Homeownership: Is It an American Dream in Decline?
Digested From "Home Ownership: An American Dream in Decline"
Coloradoan (09/01/12) by Pat Ferrier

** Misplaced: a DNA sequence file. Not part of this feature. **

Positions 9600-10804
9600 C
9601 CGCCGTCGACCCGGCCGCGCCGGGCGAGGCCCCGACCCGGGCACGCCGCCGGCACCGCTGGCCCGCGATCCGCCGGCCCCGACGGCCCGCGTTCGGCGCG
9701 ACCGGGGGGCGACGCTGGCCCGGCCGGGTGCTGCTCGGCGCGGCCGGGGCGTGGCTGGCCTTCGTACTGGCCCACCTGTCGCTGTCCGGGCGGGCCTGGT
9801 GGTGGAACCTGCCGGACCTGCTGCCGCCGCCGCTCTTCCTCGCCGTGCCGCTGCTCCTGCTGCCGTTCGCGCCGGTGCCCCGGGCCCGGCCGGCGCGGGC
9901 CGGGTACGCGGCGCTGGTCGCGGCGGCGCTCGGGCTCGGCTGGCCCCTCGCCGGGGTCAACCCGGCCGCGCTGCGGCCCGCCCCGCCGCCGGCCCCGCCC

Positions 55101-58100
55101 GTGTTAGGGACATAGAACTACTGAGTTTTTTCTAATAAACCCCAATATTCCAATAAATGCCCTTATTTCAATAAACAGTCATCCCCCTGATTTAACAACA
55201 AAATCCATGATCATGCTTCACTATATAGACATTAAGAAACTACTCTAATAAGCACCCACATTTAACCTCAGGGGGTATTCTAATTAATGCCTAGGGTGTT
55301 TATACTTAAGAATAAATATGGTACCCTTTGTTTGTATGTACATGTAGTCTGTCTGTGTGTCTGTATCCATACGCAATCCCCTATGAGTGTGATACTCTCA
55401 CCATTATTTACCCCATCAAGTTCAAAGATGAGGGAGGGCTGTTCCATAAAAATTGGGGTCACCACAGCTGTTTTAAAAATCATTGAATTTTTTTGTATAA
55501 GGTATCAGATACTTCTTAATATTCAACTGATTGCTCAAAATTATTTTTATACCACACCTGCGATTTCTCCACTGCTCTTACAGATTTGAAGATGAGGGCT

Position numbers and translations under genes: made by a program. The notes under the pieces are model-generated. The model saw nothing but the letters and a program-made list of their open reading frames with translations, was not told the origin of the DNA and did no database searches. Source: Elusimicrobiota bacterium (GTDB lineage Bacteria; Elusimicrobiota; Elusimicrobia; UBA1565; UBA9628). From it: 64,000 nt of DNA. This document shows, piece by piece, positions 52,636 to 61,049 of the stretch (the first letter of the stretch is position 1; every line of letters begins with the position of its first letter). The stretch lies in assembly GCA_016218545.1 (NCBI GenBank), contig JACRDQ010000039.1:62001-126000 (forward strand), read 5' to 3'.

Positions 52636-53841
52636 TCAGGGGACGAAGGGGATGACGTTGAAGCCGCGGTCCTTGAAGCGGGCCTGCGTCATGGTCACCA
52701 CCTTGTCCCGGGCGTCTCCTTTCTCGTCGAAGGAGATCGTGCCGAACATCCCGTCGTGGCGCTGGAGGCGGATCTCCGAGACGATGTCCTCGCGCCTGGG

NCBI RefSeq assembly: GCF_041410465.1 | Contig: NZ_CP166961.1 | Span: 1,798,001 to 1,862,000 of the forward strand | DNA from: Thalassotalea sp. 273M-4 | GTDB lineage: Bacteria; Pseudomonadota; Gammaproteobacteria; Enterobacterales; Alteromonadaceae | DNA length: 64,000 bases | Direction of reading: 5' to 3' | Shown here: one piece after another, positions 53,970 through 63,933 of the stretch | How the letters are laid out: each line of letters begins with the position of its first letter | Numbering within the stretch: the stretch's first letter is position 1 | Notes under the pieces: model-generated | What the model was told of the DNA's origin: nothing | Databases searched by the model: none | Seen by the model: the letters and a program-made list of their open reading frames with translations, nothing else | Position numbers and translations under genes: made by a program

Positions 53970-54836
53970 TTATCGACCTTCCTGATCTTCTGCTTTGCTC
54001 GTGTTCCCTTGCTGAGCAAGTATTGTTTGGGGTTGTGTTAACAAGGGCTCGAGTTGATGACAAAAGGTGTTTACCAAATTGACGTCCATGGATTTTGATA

As the next generation's needs have changed, the American Dream of homeownership may morph into a dream of greater flexibility through renting. Americans need greater mobility in the current economic climate, but they also have greater discretionary income, and as a result, homeownership rates have continued falling, most precipitously among younger people. The homeownership rate sank 9.6 percent among young adults between ages 25 and 34 since 1980 and 9 percent for those ages 35 to 44, according to a recent Fannie Mae study. Les Kaplan, who is building 240 upscale apartments with partner Ken Kiken of Milestone Development of Denver, says, "The belief that homeownership is a form of savings and preparing for retirement has become a myth. [Even with house values declining, people need to be more mobile.] They don't want to be tethered down to homeownership." He also says that multifamily housing can provide a sense of community and lifestyle once found in single-family houses, including fitness centers, pools, and dog-washing areas. Stephan Weiler, professor of economics at Colorado State University, says, "Housing is a choice and should reflect your lifestyle and priorities." He also notes that renting does not necessarily lead to changes in a neighborhood's sense of community. Kaplan, in noting that renting is like owning a small, efficient car, reasons, "The stigma has shifted the same way car ownership has. If you had a big, expensive car, it was a status symbol. If you had a small, efficient car you were considered to be impoverished. Now, it's considered smart. Being tethered down by a house, mortgage payment, and nonappreciating asset is not considered to be as smart anymore. As smart becomes more fashionable, living in an apartment becomes more fashionable."